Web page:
There are two considerations for spinal cord injury. First, is there a neurologic deficit, with weakness, paralysis and/or loss of sensation. Second, if there are broken bones in the neck, is the fracture stable or unstable.  There are different parts of the spinal cord that have tracts or pathways that control movement and sensation. Physical examination may help define what part of the cord is injured and at what level the injury has occurred. The higher up the neck that the damage occurs, the more of the body is affected. The 4th cervical vertebra is crucial since this is the level that helps control the muscles that allow us to breathe. If some patients, the spinal cord can be concussed, just like the brain, where it stops working for a few minutes and then regains function. But just like the brain, an injured spinal cord can gradually deteriorate and lose function over many hours. A CT scan may be used to image the bony vertebrae of the neck and MRI can look at the spinal cord and nerve roots directly. Depending upon the situation, one or both test plus other may be required.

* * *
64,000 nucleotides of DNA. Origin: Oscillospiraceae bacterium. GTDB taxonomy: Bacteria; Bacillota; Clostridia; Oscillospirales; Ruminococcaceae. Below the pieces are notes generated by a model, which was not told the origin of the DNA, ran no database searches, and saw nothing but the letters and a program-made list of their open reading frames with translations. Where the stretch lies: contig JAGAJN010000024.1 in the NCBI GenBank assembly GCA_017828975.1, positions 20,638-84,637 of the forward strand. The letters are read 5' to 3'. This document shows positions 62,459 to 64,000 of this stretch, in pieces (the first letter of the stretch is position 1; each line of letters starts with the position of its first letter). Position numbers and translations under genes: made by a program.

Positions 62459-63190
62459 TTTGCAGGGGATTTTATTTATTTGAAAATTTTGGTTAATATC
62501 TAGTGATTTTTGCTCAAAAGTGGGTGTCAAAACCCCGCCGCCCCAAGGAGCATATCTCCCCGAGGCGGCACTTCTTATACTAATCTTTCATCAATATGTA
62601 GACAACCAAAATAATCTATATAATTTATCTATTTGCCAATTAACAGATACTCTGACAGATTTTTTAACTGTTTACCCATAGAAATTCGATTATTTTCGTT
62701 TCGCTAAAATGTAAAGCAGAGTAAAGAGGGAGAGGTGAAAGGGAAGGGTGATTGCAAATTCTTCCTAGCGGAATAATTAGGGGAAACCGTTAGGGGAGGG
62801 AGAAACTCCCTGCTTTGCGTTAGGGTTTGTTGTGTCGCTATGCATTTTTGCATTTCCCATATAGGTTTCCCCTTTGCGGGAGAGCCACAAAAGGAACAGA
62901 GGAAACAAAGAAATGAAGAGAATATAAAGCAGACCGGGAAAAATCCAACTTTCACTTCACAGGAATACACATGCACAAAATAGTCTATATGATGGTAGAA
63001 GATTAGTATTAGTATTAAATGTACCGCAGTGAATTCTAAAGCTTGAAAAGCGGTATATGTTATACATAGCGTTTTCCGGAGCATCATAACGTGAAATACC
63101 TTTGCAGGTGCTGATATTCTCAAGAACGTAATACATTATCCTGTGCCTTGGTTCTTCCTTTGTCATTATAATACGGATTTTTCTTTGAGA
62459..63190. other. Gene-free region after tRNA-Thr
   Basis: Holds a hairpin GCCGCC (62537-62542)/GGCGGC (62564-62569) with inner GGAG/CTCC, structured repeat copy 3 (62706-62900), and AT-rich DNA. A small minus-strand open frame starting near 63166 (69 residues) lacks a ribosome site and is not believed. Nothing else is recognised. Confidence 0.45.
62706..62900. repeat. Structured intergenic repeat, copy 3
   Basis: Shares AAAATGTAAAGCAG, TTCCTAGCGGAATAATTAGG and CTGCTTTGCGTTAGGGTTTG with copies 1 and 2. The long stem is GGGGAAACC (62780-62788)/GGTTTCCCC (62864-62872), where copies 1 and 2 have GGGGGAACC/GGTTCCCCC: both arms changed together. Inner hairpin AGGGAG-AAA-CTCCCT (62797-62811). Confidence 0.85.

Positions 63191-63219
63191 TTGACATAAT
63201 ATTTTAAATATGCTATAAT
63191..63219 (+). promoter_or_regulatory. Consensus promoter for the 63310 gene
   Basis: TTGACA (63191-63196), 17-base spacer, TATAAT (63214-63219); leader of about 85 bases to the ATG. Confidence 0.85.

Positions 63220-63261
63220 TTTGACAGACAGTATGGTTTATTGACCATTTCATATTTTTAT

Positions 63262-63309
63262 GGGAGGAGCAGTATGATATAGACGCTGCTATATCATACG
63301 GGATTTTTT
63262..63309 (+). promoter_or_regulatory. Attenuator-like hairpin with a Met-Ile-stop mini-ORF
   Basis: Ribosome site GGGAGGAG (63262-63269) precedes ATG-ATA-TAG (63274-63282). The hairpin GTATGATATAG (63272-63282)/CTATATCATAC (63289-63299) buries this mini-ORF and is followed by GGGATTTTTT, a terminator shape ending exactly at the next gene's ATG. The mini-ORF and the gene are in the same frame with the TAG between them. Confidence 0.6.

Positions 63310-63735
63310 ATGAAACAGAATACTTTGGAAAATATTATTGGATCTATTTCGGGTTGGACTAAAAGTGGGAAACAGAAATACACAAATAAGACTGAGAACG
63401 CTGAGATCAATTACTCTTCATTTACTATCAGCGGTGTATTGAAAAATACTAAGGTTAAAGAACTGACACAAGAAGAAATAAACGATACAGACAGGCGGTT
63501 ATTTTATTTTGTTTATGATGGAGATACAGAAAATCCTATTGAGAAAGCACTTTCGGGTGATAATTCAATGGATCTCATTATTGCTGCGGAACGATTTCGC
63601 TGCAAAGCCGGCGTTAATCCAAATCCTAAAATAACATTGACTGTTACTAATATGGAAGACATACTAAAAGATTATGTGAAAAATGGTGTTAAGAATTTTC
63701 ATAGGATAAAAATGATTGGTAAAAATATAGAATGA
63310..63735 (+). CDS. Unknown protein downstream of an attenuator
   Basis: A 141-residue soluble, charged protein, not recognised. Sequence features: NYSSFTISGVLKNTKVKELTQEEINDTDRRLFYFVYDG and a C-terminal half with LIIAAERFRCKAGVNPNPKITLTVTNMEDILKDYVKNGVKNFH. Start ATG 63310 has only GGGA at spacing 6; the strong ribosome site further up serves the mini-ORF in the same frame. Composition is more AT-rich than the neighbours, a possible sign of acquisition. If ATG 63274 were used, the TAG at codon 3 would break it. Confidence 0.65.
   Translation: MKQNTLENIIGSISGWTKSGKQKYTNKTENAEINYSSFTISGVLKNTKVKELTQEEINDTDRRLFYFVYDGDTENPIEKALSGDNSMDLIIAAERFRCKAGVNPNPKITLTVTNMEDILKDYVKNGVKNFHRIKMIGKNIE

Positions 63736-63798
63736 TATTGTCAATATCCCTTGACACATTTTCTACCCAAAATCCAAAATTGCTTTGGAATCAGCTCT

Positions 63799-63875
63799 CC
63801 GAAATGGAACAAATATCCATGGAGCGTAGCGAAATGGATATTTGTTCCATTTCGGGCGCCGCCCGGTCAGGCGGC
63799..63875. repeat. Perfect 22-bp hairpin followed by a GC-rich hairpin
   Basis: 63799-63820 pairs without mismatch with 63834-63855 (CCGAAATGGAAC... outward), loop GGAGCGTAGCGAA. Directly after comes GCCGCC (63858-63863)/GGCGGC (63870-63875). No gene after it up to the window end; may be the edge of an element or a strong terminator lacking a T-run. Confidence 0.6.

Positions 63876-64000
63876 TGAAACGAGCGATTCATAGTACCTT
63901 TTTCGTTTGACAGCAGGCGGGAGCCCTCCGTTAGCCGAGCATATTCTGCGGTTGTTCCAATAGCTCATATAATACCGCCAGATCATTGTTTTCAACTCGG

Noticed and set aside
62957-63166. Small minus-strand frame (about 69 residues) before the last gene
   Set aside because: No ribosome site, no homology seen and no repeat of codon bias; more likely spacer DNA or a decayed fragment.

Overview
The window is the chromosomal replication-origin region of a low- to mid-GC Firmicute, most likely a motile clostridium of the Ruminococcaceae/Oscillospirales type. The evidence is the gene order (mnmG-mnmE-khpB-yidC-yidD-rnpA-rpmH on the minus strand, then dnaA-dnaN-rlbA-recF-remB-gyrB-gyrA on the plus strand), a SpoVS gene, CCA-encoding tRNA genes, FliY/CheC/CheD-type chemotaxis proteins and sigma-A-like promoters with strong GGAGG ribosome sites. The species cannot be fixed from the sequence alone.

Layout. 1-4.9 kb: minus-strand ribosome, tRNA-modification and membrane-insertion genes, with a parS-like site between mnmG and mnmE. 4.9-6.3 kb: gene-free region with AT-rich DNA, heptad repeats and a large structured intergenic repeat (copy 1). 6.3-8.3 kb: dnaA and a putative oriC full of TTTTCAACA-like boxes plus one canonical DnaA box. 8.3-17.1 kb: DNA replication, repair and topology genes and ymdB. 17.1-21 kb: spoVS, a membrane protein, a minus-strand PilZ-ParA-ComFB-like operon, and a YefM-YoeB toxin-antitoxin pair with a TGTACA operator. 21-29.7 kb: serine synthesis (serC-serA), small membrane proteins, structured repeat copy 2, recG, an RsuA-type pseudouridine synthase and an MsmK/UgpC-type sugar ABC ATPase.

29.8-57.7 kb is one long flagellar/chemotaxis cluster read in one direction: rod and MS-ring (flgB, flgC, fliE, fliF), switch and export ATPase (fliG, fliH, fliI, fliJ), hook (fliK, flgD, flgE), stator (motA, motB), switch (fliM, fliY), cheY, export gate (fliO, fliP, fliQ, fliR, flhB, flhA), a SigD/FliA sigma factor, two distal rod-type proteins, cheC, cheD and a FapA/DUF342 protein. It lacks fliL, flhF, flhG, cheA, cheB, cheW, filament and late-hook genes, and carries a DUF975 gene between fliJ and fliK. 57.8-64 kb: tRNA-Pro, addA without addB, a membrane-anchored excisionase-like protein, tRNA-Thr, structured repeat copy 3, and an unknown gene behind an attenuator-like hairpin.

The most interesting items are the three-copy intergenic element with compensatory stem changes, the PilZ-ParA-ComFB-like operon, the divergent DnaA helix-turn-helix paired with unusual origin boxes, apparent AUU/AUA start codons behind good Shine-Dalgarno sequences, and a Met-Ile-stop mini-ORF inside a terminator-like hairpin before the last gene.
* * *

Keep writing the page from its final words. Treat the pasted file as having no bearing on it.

Aside from stabilizing any broken bones in the neck or repairing a ruptured disc, there is little that can be done acutely to “fix” a spinal cord injury. Observation and supporting the body, gives the best chance for the patient to recover. Unfortunately, a patient with a complete spinal cord injury has a small chance of complete recovery and it falls to almost zero if he remains paralyzed 72 hours after the injury. Those who have incomplete spinal cord injuries where only part of the pathways have been damaged, have a much better chance of recovery. Making a determination of long term outcomes cannot happen immediately.

There is always risk in life. Safety equipment, from airbags in cars and safety harnesses used by steel workers, does not make us invincible. While motor vehicle crashes account for more than half of spinal cord injuries, more than 7% occur because of injuries on the playing field and proper playing technique may provide the best safety. Leading with the crown of the helmet, with the chin down, puts the neck in a flexed position and increases the risk of neck injury. For that reason USA Football teaches heads up tackling techniques, wanting players to see where they are hitting. Dropping a helmet to deliver a blow on either side of the ball may be courting disaster.

Unlike video games where injuries don’t matter, football is a game of controlled violence played by real people, with families, friends and lives off the field. Prayers that Jermichael Finley will enjoy all of those fully for years to come.

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Attributions: Quarless quotes (espn.com). Lang quotes (jsonline.com)